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Re: The Police on Tour
True - i agree with you completely, this is what i tried in my
norwenglish way to comunicate
On 2/16/07, RICK WALKER <firstname.lastname@example.org> wrote:
> talking about the dirth of good musicians on the charts these days:
> I did a record a few years back with David Hidalgo of
> Los Lobos. The depth of his musicality was truly astonishing
> and humbling. Literally, I saw him pick up almost everyone's
> instrument, from djembe drum to stand up bass to guitar to accordian
> during the session to demonstrate to the various musicians an idea
> he had for a tune. Each time, the person would take the suggestion
> and, VOILA!, the piece of music just began to gleam.
> This was a record with some true heavy hitters on it, too, like
> Okinawas' Sanchin master, Hiryasu Takashi and American National Steel
> phenom, Bob Brozman (who I'm about to record another CD with in a
> of weeks).
> There are so many fanastic musicians out there, both older and younger
> seems silly to me to rail about the current state of music.
> The industry itself is changing very quickly and the old paradigms are
> I heard an industry insider talking about the label who has Green Day the
> other day.
> They were saying that Green Day was there biggest cash cow for the label
> and yet there own profits were only around $400,000 for each member.
> Compared to the music business of 10 and 15 years ago, that is nothing.
> The major labels have gotten so greedy and they've become so usurous that
> they are hated
> by everyone.....................the whole MP3 phenomenon is really
> huge toll on CD sales.
> Unfortunately, it has also had a devastating impact on emerging artists.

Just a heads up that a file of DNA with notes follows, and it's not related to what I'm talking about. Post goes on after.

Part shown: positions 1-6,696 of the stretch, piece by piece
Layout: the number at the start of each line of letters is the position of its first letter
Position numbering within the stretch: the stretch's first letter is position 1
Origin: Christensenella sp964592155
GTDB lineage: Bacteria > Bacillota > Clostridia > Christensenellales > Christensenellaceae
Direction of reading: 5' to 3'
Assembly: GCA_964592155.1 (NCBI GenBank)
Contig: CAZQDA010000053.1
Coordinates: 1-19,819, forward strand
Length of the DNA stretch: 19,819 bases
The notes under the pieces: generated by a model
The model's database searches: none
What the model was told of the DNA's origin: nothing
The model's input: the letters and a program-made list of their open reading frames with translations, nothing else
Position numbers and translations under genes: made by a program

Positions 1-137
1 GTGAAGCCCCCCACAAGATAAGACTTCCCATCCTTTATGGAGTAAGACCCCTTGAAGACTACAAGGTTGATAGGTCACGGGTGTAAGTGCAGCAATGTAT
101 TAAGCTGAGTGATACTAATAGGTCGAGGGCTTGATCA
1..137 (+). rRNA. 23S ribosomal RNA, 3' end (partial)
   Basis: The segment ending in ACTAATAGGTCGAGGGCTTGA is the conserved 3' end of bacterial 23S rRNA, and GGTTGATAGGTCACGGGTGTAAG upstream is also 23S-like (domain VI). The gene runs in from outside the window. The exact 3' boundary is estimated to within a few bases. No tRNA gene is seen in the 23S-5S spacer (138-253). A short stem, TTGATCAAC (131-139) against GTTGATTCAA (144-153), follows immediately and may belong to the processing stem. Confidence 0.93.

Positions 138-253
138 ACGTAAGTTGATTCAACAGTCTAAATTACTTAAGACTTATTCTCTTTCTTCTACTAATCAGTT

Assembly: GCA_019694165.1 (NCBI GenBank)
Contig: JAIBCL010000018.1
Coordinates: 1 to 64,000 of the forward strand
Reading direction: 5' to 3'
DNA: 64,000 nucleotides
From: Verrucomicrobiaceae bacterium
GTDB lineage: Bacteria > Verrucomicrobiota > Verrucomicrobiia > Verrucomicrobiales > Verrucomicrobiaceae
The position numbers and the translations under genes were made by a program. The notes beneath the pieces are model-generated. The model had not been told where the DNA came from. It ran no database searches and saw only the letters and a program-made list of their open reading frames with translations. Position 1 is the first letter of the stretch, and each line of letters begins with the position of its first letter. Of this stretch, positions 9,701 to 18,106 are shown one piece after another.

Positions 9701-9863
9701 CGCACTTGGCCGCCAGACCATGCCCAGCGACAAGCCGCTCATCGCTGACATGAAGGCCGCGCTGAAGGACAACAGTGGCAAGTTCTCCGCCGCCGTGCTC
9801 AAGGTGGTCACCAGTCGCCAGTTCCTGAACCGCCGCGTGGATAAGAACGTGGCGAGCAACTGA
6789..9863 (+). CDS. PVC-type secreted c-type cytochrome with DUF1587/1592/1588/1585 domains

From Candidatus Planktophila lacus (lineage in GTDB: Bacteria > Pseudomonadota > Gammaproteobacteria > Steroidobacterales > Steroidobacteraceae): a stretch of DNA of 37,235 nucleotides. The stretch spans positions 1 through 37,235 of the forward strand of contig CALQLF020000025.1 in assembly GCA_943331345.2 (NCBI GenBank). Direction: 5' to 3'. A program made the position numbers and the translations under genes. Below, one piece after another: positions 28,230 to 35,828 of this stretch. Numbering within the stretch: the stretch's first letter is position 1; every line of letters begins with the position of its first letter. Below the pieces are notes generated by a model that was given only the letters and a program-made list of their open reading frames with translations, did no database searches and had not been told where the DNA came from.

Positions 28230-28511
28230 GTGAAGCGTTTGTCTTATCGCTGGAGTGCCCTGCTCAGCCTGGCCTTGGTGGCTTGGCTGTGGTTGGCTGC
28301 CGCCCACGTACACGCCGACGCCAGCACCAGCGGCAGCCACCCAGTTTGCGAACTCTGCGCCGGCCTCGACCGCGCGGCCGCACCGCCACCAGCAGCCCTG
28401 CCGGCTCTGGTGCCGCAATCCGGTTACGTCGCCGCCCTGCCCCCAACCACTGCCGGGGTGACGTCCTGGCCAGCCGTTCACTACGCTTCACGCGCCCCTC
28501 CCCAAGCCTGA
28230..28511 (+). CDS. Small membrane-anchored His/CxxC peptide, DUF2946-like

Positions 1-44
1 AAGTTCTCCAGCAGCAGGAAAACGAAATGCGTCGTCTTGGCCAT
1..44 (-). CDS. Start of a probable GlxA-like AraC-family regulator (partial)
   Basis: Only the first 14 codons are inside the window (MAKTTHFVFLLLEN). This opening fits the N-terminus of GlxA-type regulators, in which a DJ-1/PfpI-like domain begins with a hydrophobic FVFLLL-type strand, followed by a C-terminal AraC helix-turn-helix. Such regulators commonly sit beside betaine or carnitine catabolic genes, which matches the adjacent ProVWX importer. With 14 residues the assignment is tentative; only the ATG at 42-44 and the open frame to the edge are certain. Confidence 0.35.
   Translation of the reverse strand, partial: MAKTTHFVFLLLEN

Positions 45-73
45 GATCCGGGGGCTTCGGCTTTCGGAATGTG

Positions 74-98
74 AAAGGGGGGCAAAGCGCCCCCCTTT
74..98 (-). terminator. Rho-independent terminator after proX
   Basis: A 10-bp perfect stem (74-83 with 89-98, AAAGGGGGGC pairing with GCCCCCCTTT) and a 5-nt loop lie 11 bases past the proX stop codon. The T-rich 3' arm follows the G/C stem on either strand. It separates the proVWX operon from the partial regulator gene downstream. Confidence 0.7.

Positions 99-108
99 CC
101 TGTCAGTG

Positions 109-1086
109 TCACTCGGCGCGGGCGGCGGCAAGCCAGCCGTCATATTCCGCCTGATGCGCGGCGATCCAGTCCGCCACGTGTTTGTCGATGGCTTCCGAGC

> With the high costs of touring (gas, transport, hotels, et. al.),
> incredible decling profits by the majors
> and the major indepedents it has gotten to the point where NO new young
> bands can make any money
> anymore (with the possible exception of hip hop artists because there
> touring expenses are so low)
> but fantastic music is out
> more diversity and more plentifulness
> on online radio stations than ever in the history of the
> planet...............it's just no longer centralized as it was
> when some of the older musicians on this list were growing up.
> Sting in an interview talked about the fact that, growing up, the only
> anyone in Britain could see live music
> on television was when an act went onto Top of the Pops on Friday
> He said that for the rest of the weekend
> that everyone in all the pubs in England would talk about the Stones
> perormance on that show.
> There was a commonality to the musical experience of the whole country
> has completely disappeared.
> I asked a young student today if he had ever heard of a certain album and
> the response I got was typical for almost all my students.
> "If you ask me if I"ve heard a certain song I might be able to tell you
> I don't know any albums at all...............I download
> everything I listen to, one song at a time".
> Man, it's a new world, but as critically acclaimed singer songwriter Sam
> Phillips said once in a brilliant interview,
> "The label heads, A&R people and Lawyers for the record companies all
> and go but the Artists never go away"
> "We've always been here and we will always be here."
> So , for you skeptics out there who think nothing good is coming out
> days.......................you have to go looking for it and
> it might not be as convenient as finding it on the top of the charts.
> Remember that the system that brought you Jimi Hendrix also brought you
> 1910 Fruitgum Company and the Fifth Dimension at
> the very same time.
Arne R. Skage jr.